Looking for another awesome summit with amazing 360 degree views that don’t take you the whole day to complete? Want to climb an obscure mountain that is taller than the popular Mount Si yet takes less effort? Within the Chinook Pass and Crystal Mountain area there are many of these types of summit. However out of all the mountains in this area I have been to I think Chinook Peak clearly takes the cake for views.
Chinook Peak is the tallest peak in its sub region of Chinook Pass south of Crystal Mountain. This little known summit is a very worthy destination for experienced off trail hikers and summit baggers. From the rocky summit of Chinook excellent views of surrounding areas including that of the majestic Mount Rainier, Mount Aix, Mount Adams, Goat Peaks Wilderness, and even distant Mount Stuart.
The Routes up Chinook Peak
There are two ways to get up to the summit of Chinook Peak. The first way from is from the high starting point just east of Chinook Pass. At 5300 feet the parking lot picks up the Pacific Crest Trail. From there you take the Pacific Crest Trail roughly 1 ½ miles until you run into a boot path on your left side that is can also be known on the right by a large boulder. If you miss you will know because 15 minutes later you will run into Sheep Lake. Try to go back because this is clearly the easiest way up Chinook Peak. Take the on and off boot path up the bowl to the ridgeline. If you follow this section closely you will end it off with a very manageable ramp and well established boot all the way to the ridge. Once on the ridgeline you will see towering Chinook Peak to the north of you. Head up the fields all the way until you reach another boot path from Crystal Peak and take the faint boot path all the way to the summit. If you are to follow the route correctly this whole trip will only be an off trail walkup. Total Distance and Elevation Gain 5 miles, 1800 feet of elevation gain.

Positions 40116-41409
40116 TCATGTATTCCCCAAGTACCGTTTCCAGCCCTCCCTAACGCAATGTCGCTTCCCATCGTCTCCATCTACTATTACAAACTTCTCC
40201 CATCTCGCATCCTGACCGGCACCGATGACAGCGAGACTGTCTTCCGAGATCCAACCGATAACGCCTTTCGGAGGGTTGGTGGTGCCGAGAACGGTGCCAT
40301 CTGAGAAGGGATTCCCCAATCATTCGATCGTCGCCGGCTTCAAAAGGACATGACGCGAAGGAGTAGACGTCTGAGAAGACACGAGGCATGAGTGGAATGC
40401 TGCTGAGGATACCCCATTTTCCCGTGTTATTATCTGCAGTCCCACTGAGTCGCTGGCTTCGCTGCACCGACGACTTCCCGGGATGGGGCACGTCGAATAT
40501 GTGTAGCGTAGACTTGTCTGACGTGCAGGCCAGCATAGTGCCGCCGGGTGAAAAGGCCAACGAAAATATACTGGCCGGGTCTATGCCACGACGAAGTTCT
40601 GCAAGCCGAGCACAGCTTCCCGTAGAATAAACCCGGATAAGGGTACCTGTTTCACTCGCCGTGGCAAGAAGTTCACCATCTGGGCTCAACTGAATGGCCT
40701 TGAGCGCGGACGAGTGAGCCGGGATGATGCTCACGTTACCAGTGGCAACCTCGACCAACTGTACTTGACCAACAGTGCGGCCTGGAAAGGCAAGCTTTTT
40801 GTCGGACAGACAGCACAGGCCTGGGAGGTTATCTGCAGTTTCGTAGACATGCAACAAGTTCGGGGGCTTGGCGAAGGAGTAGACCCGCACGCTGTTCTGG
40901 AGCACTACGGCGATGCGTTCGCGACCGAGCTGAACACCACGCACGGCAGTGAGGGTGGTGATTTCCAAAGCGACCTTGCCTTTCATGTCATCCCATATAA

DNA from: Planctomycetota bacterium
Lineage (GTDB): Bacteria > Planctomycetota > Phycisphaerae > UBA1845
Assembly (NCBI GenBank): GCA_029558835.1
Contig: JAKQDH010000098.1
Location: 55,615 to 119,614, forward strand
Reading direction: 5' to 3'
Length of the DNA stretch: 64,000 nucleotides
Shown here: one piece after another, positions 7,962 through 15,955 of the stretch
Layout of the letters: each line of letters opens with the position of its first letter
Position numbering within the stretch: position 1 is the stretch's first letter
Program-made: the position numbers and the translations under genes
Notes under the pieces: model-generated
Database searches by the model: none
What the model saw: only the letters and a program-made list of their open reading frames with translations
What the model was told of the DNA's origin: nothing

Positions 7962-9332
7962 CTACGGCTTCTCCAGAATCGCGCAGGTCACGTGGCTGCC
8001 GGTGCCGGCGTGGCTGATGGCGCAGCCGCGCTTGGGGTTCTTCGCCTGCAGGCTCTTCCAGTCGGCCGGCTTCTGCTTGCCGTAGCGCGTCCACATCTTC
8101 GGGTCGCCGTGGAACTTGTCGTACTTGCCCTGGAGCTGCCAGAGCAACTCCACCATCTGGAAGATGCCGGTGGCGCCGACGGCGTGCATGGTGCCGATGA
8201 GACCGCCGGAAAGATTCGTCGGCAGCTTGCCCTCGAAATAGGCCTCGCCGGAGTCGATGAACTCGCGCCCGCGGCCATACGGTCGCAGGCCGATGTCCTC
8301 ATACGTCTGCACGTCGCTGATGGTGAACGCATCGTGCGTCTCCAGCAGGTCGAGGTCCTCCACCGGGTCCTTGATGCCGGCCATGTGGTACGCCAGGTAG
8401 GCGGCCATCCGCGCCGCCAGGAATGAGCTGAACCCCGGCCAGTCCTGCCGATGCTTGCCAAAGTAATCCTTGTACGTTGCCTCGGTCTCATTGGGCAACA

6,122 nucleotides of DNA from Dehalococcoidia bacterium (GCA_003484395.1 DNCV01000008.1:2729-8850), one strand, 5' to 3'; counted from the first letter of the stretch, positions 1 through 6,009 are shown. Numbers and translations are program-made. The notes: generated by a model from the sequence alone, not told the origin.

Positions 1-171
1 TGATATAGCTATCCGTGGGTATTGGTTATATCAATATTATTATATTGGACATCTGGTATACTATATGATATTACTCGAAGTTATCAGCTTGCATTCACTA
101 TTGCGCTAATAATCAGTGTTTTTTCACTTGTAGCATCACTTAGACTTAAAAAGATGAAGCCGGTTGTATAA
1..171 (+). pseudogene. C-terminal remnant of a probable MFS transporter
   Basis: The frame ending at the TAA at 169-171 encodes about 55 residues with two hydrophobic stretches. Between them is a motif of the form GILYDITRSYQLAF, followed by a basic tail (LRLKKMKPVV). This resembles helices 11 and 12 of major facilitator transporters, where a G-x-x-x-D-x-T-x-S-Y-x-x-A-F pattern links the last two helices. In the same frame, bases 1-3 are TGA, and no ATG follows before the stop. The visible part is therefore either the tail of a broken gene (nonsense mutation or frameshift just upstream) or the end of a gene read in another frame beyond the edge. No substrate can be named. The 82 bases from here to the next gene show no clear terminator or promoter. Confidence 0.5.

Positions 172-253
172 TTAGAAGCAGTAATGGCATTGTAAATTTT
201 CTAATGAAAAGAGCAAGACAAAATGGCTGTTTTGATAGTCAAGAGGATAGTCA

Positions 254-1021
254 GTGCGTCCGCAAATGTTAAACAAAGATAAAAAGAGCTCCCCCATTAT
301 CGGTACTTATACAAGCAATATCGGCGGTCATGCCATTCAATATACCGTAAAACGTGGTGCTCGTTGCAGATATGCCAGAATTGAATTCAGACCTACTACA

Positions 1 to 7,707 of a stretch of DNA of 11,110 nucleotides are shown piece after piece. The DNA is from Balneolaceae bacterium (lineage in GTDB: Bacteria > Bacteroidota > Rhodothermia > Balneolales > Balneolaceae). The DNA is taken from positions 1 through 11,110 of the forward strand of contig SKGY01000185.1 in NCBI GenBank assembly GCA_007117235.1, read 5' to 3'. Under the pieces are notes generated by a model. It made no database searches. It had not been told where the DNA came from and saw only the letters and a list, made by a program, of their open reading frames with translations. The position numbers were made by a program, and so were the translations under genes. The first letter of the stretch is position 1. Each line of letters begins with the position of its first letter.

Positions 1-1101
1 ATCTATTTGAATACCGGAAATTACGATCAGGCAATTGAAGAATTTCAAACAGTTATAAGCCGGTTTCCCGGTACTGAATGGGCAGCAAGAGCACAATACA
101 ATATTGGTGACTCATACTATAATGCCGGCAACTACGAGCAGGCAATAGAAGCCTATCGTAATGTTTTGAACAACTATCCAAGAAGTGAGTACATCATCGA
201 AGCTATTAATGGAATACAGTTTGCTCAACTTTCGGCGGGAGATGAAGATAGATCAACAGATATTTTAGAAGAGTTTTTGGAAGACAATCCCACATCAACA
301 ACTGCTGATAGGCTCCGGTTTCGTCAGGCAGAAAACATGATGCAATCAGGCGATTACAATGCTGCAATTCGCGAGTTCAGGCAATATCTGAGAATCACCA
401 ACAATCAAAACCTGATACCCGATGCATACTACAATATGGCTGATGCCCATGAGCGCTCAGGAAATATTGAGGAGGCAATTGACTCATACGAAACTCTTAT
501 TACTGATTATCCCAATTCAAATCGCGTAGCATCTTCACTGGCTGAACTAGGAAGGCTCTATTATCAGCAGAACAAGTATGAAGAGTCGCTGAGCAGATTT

The other way is from Crystal Peak Trail this way is by far longer but you will also be able to bag Crystal Peak in the process. At 11 miles and 3800 feet of elevation gain getting to this peak is going to take probably the day to get to. Still though getting up to the summit of Crystal Peak is basically a trail and to go higher to the summit of Chinook Peak is fairly gradual and in places a boot path. You also get a different prospective from this area. Though it is longer is actual is just as popular from this way as from the other way.
Getting ThereVIA CHINOOK PASS: The trailhead to to Yakima Peak is located on Highway 410 roughly a fifth of a mile east of Chinook Pass. Park on in the parking area on the northern lot towards the ridgeline in the obvious parking area that also has bathroom facilities for guests.
VIA CRYSTAL PEAK TRAIL: The Crystal Peak Trailhead is located on 410 roughly 2 miles north of White River Campground and Sunrise Road Entrance and 4 miles from the northern border of the park. It is marked by an obvious pull out area and is usually busy during the summer.
Red TapeTrailhead requires a Northwest Forest Pass if you are using it for more than 30 minutes. $5 per day and $30 for the year.
CampingIf using the Pacific Crest Trail as the approach trail to the peak, this section is located in the National Forest Service area (not Mount Rainier National Park camping is plentiful). Camping spots here below Chinook Peak are plentiful however you can't camping within 100 feet of any lake including Sheep Lake at the eastern base of Chinook Peak.
You will be on National Park land if going up from the Crystal Peak Trail. Backcountry Permit Required for Camping while in Mount Rainier National Park. For more information please click here